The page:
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The Everlasting Gift of Experience

December 16, 2015

Sometimes you will never know the value of a moment until it becomes a memory. – Dr. Seuss.
They can be triggered by a scent. A song. A photograph.
In this week’s Compassionate Gift Giving series, we’re getting nostalgic for those random memories that make us smile and warm our hearts. We’re talking about the gift of experience.


How do you compete with this year’s new gadget?! You don’t. People adapt to things. The new gadget that was so exciting last year becomes part of everyday life by the time the next year rolls around—and some new gadget comes along to replace it.

Experiences, on the other hand, like salsa-dancing lessons, acro (partner) yoga, or concert tickets last longer. Doing new things together strengthens and keeps relationships fresh.

Best of all, shared experiences can be remembered and savored after the fact; you and your loved ones can relive the best moments for years to come.


Experiences offer something psychologists call “positive re-interpretation," – translation, "looking through rose-tinted glasses." If you have buyer’s remorse about a purchase, you're stuck with the fact you made a bad choice. But with experiences it's not like that. You can make them seem better in your mind.
A study of people going on a cycling trip and another group going to an amusement park, found that the cyclists – even the ones who’d had a bad experience riding in the rain – had a great time. When asked later, instead of thinking of that rainy day as unpleasant, even though it was at the time, they re-interpreted it as rewarding.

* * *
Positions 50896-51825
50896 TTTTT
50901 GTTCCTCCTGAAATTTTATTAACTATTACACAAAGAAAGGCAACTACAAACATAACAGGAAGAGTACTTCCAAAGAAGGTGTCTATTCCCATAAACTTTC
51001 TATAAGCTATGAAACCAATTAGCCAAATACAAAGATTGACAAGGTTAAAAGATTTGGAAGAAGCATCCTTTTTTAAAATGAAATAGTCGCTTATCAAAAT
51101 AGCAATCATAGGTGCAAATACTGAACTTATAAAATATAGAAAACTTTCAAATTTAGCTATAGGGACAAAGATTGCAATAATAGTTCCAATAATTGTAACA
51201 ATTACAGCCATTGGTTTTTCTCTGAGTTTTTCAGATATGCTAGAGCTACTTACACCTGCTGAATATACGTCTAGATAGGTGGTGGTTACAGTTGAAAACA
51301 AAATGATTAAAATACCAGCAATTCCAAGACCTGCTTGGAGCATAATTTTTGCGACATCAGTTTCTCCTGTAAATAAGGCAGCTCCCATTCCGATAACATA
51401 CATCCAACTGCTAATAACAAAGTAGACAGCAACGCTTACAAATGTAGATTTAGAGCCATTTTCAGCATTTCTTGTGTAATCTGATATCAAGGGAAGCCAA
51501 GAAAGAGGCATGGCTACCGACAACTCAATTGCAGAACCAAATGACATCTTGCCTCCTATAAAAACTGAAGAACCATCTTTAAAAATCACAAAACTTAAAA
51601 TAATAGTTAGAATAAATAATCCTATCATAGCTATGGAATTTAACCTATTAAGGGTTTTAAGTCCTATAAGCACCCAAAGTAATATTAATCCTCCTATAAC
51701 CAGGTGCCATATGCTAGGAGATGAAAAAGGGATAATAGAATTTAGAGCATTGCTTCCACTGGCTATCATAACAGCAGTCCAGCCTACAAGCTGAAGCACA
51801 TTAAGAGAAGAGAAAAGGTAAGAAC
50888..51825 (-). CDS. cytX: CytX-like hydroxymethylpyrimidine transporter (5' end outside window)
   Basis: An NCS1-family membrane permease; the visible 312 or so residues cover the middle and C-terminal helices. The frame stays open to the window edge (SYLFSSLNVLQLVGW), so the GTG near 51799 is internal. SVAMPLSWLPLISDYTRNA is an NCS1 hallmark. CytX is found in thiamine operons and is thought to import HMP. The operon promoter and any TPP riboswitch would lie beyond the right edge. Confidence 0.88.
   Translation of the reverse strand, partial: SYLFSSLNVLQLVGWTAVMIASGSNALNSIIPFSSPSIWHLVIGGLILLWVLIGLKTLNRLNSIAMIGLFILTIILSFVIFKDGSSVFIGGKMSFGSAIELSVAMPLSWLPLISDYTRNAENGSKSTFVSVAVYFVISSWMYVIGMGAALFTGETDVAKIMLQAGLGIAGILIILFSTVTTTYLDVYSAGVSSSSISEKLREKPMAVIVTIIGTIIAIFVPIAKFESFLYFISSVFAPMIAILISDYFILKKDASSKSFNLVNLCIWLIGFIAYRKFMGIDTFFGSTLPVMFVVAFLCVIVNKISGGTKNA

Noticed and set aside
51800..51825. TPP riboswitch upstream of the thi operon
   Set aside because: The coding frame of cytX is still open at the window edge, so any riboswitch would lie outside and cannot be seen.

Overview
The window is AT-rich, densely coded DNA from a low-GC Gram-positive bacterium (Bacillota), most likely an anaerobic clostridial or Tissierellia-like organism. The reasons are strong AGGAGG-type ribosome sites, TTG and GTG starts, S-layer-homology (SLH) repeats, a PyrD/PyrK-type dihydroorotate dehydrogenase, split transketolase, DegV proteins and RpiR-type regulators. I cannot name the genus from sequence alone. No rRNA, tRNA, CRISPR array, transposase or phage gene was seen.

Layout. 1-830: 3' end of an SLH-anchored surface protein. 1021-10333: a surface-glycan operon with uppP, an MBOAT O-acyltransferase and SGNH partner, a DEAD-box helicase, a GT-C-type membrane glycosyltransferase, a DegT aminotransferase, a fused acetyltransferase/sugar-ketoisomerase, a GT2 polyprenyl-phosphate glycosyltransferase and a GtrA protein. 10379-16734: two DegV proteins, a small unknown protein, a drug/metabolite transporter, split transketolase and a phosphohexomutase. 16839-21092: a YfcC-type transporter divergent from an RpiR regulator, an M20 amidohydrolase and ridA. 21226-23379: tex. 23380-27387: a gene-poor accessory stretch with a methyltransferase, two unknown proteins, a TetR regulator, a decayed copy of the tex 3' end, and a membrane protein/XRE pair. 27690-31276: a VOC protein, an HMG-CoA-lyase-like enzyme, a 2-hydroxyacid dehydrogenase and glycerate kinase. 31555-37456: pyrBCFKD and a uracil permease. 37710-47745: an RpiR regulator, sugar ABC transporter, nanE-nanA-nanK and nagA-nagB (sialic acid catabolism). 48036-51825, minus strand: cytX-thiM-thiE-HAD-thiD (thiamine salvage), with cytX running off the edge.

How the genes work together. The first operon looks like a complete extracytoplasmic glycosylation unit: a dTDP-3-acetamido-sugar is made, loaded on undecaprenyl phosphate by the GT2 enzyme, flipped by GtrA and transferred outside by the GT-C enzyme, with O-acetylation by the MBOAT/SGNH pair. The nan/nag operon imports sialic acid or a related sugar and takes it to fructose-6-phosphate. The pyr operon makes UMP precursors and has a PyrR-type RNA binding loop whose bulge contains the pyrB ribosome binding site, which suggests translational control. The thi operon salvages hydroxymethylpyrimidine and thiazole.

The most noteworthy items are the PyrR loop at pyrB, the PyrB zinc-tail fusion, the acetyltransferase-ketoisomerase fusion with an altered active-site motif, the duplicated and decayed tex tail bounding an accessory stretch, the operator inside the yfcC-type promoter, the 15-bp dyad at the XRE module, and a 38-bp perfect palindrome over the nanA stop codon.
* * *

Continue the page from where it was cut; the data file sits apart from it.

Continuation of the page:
It was similar with the amusement park visitors. Recordings of feelings after the trip were also found to be more pleasurable. What we remember - the rides, fireworks, quality time with family – is much different than what we experience when we are actually there – coping with crowds, waiting in line, and cranky family.
With experiences, our memories bring the best parts to the front and give them a rosy glow—and the annoying, boring parts fade into the forgotten background.


Many people assume that skill development is age sensitive, and that it is mainly targeted at children or those starting out on their career or looking for promotion. This is not the case. It is always a good idea to keep honing your skills; it will not only keep you on top of your game at work and in life, but also keep your mind sharp and used to learning. Or you just might find a new passion.
Learning is endless and depends on neither time nor place. 


Experiences somehow magically provide free anticipatory pleasure. With material goods, waiting really gets on people's nerves—people like instant gratification, even willing to pay more for faster delivery. With experiences it isn't like that. Instead, waiting for an experience can provide a significant amount of happiness.

We don’t need a study to validate the excitement that we’ve all felt at least once in our lives anticipating a planned vacation, the flutter of butterflies in our stomach, or uncontrollably smiling while simply talking about your upcoming trip.  
This is why you should book your next vacation now, today, as soon as possible—to max out the free happiness that comes from looking forward to it.

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